General Works to Dispel Myths About Iraq
By Sgt. Sara Wood, USA
American Forces Press Service
WASHINGTON, May 30, 2007 A U.S. general serving with Multinational Force Iraq recently took time out of his mid-deployment leave to let the American public know that the situation in Iraq is different from what they might think.
Army Brig. Gen. Steven Anderson, deputy chief of staff for resources and sustainment, today spoke with representatives of veterans service organizations, outlining a speech he gave earlier at James Madison University about what he believes are 10 myths about the conflict in Iraq.
“There are some signs that our new strategy is working,” Anderson said in a teleconference from Baghdad. “It’s going to be a long, hot summer, and it won’t be really until the end of it that we’ll be able to evaluate it. There is plenty of opportunity, and plenty of reason to be cautiously optimistic about what’s going on over there.”
The 10 myths, as outlined by Anderson, are:
-- The war in Iraq is about oil;
-- The U.S. is fighting alone in Iraq;
-- Iraq is engulfed in a full-scale civil war;
-- The Iraqis were better off under Saddam Hussein than under the new government;
-- The Iraqi government is ineffective;
-- Economic development is non-existent in Iraq;
-- Contractors cost the U.S. government too much money;
-- U.S. troops aren’t properly equipped;
-- Morale is low among U.S. troops; and
-- The U.S. has lost in Iraq.
None of these myths is true, Anderson said, and the situation in Iraq is much better than is often reported here.
The war in Iraq is essentially a fight against religious extremists, Anderson said. And while oil is an important element in the situation, it is not the key element. “It is essentially about freedom and peace and democracy, in my opinion,” he said.
The United States is not alone in the fight, Anderson said. About 32 countries are contributing troops to the fight in Iraq, and about 40 countries are providing contractors and logistics support.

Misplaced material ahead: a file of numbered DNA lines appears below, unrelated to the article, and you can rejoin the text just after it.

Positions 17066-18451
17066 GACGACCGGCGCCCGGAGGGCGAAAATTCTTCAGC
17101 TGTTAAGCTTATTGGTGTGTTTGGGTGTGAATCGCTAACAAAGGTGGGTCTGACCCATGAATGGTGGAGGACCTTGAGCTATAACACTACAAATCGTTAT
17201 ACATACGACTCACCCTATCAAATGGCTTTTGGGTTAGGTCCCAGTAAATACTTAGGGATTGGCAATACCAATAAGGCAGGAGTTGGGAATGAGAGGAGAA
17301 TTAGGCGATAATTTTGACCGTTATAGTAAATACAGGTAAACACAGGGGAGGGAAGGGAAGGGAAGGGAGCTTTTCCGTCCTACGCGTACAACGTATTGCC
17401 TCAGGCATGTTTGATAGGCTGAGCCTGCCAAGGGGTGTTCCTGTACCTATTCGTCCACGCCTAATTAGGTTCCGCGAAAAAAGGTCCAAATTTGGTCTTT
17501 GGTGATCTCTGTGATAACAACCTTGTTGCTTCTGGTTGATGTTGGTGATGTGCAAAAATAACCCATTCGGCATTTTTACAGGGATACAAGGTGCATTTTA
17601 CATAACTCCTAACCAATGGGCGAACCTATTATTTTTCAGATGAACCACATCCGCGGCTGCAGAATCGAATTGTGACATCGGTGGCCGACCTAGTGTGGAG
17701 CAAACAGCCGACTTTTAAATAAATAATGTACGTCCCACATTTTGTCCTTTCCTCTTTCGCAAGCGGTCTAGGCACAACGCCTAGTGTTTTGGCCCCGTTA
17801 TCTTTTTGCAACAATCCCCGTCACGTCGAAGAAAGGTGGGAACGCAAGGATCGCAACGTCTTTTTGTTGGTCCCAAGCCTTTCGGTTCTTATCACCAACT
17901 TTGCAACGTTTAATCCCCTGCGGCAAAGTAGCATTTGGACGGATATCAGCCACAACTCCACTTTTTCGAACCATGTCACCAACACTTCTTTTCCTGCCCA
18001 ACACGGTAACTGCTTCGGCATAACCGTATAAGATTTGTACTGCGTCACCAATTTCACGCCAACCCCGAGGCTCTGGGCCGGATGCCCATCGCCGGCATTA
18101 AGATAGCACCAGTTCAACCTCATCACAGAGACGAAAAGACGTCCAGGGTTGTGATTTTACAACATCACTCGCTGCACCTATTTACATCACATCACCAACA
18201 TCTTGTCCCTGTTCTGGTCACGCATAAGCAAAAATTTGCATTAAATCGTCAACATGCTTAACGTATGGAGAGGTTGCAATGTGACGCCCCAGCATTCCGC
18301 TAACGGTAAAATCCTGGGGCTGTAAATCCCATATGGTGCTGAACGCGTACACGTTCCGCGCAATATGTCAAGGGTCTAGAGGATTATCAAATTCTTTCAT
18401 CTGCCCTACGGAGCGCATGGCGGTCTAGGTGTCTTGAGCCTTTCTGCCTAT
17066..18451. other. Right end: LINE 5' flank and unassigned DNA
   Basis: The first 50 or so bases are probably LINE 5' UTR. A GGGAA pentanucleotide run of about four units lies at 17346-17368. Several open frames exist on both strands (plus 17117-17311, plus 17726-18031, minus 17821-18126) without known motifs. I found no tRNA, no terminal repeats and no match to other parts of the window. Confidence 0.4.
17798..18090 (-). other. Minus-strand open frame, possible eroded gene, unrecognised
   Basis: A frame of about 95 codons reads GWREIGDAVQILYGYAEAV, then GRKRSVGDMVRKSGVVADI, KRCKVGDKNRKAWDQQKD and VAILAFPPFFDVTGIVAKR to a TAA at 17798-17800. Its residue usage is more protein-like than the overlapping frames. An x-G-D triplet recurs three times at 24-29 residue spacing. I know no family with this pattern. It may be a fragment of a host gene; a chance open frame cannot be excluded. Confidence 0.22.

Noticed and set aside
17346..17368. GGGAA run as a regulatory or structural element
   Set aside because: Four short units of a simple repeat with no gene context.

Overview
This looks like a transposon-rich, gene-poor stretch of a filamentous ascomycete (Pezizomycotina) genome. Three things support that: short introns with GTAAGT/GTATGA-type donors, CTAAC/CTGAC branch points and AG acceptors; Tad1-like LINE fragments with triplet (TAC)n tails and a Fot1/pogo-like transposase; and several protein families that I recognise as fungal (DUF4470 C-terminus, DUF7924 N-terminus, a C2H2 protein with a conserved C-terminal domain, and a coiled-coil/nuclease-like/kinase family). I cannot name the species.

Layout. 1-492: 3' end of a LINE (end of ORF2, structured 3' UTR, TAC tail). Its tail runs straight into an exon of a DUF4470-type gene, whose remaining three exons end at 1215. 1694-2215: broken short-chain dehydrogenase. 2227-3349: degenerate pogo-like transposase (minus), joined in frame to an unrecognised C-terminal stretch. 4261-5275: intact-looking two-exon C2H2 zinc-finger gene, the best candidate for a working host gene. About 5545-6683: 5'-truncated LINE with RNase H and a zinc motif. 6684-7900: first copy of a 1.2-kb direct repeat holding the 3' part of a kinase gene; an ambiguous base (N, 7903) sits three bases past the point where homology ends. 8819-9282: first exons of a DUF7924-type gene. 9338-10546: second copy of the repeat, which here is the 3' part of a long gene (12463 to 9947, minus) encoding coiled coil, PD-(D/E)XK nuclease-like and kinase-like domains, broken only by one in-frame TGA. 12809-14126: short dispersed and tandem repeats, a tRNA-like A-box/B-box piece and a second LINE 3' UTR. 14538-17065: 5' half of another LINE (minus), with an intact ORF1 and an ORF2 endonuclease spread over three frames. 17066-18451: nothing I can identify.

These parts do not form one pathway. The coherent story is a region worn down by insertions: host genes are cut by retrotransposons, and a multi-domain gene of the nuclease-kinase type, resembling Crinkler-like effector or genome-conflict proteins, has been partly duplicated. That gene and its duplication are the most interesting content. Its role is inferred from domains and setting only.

“It’s truly a coalition of many nations, and all of them are committed equally to helping the Iraqis build their security forces and counter violence and empower the Iraqis to eventually take control and secure their nation,” he said.
While violence levels in Iraq still are unacceptable, the situation is not a full-scale civil war, Anderson said. The fight involves religious extremists on the fringe and does not involve large-scale force-on-force combat, he pointed out.
The existence in Iraq of free speech, a free press and a democratically elected government are all signs that the Iraqi people are better off now than they were under Saddam, Anderson said. In addition, major improvements in the country’s infrastructure have improved the people’s quality of life, he said. Sewer, water, trash and electricity services all are improving, and the coalition has built almost 1,000 schools, renovated 97 railway stations, built 51 primary health care centers, and renovated 32 hospitals.
The Iraqi government does have room for improvement, but it is still a young democracy and it has made significant progress since its inception, Anderson said. Four of Iraq’s 18 provinces are now completely under provincial-government control for security, and their ability to provide services to the people is improving.
“Do they need to get better? Absolutely,” he said. “But are there signs that they are getting better? Absolutely.”